Amid political and national security concerns, 3Com and Bain Capital Partners withdrew their joint filing to the Committee on Foreign Investment in the United States (CFIUS) concerning their proposed merger transaction, a deal that would give China-based Huawei Technologies a more than 16 percent stake in the networking vendor.
The groups said they will continue merger discussions and the withdrawal doesn't mean the buy-out has gone bust.
VARs, however, were surprised by the withdrawal and wonder if this is the latest in a series of missteps by Marlborough, Mass.-based 3Com that could sour the merger and lead to the company dropping off the map.
"I like 3Com and I like a lot of things 3Com does," said Sean Johnson, business development manager for Hayes Computer Systems, a Tallahassee, Fla.-based solution provider. "They've made some missteps here and there, but I was hoping the whole Bain agreement might bring back some stability."
Late last September, 3Com's Board of Directors unanimously approved a definitive merger agreement under which 3Com would be acquired by affiliates of Bain, a Boston-based private investment firm, for roughly $2.2 billion in cash, with minority ownership going to Huawei Technologies. The parties voluntarily submitted the proposed transaction to the CFIUS, which monitors and reviews international mergers and can block deals if it feels national security may be at risk.
The CFIUS was poised to examine Huawei's part in the merger. Huawei is China's largest networking company and reportedly has links to the communist government. Under the Bain merger, Huawei would take more than a 16 percent stake in 3Com. 3Com, on the other hand, does business with the US government and its TippingPoint network security arm sells into the US Department of Defense, a potential red flag that could call into question national security and stall the acquisition.
Johnson questioned whether fear of giving a Chinese vendor a stake in the U.S. and European markets, especially when network security is involved, raised enough political and national security concern to stymie the deal and prompt 3Com and Bain to withdraw their CFIUS filing.
"I wonder if this withdrawal is mainly because of political and national security," he said. "You don't just withdraw unless there's something big going in. That's pretty serious."
In response to some concerns, top 3Com sales and channel executives had recently indicated to partners that the companies planned to divest the TippingPoint division in order to push the deal through.
"They told us they were looking to divest the TippingPoint piece, and that seemed like the right move," said Frank Kobuszewski, vice president of the technology solutions group at Syracuse, N.Y.-based solution provider CXtec, recalling a conversation he had with 3Com executives within the past few weeks. Bain last week had offered to divest TippingPoint, according to a Reuters report that cited an unnamed source.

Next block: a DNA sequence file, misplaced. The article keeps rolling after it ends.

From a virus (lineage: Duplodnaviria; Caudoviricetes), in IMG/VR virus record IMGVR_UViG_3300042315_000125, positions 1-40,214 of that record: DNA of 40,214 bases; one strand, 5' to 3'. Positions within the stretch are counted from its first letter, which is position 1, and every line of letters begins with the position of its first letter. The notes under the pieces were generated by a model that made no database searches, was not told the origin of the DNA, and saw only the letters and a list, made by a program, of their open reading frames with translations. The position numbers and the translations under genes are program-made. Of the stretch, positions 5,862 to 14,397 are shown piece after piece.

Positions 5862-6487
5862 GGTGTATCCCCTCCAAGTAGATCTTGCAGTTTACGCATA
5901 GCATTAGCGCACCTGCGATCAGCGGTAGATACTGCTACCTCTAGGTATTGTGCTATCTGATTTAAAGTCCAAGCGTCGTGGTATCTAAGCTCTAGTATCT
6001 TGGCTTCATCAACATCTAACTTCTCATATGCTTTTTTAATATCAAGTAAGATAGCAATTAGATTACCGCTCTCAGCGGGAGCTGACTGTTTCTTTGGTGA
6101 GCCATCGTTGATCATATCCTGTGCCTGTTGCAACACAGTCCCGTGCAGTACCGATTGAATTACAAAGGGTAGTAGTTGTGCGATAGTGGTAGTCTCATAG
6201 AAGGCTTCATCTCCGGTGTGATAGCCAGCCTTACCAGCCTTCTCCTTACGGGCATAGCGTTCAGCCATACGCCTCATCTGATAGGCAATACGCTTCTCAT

3Com representatives could not be reached for comment.
In a statement, 3Com president and CEO Edgar Masri said, "We are very disappointed that we were unable to reach a mitigation agreement with CFIUS for this transaction. While we work closely with Bain Capital Partners and Huawei to construct alternatives that would address CFIUS' concerns, we will continue to execute our strategy to build a global networking leader. We remain focused on serving our growing base of worldwide customers and providing them with innovative solutions that deliver long-term investment for their network infrastructure and offer them a lower total cost of ownership."
Kobuszewski said he would be disappointed if the 3Com buy-out gets scuttled.
Johnson agreed, but said he will take a "wait and see approach." The withdrawal, he said, should have little immediate impact on his current 3Com business, which he said has remained steady.
"We'll see what happens," he said. "We want to believe in 3Com. We want to see them succeed. And we want to be a part of it. But f this deal fails, is 3Com close to death's door?"
Johnson added that even after the possible Bain merger was announced last fall, he closed several 3Com deals. Customers, he said, didn't appear concerned about the merger as long as product support remained intact and new products were being introduced.
"This isn't something where I'm freaking out," he said. "I'm not freaking out. I'm not impatient. Let's see what happens six months from now or a year from now."